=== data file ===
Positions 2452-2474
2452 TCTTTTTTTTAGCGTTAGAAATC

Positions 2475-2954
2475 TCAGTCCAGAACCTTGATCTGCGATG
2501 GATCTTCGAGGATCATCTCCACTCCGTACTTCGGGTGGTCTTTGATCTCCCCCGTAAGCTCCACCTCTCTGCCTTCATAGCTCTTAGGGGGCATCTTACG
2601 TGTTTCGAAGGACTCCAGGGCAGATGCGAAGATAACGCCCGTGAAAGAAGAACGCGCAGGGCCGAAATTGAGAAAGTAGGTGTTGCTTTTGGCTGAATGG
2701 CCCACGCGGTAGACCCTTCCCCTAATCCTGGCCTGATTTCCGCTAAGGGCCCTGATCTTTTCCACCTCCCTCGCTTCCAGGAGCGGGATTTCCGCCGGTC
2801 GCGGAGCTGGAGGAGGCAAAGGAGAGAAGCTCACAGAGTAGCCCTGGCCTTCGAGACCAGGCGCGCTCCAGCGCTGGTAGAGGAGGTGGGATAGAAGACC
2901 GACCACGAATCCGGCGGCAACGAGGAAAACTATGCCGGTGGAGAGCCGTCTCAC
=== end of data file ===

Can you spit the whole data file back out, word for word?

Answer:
Positions 2452-2474
2452 TCTTTTTTTTAGCGTTAGAAATC

Positions 2475-2954
2475 TCAGTCCAGAACCTTGATCTGCGATG
2501 GATCTTCGAGGATCATCTCCACTCCGTACTTCGGGTGGTCTTTGATCTCCCCCGTAAGCTCCACCTCTCTGCCTTCATAGCTCTTAGGGGGCATCTTACG
2601 TGTTTCGAAGGACTCCAGGGCAGATGCGAAGATAACGCCCGTGAAAGAAGAACGCGCAGGGCCGAAATTGAGAAAGTAGGTGTTGCTTTTGGCTGAATGG
2701 CCCACGCGGTAGACCCTTCCCCTAATCCTGGCCTGATTTCCGCTAAGGGCCCTGATCTTTTCCACCTCCCTCGCTTCCAGGAGCGGGATTTCCGCCGGTC
2801 GCGGAGCTGGAGGAGGCAAAGGAGAGAAGCTCACAGAGTAGCCCTGGCCTTCGAGACCAGGCGCGCTCCAGCGCTGGTAGAGGAGGTGGGATAGAAGACC
2901 GACCACGAATCCGGCGGCAACGAGGAAAACTATGCCGGTGGAGAGCCGTCTCAC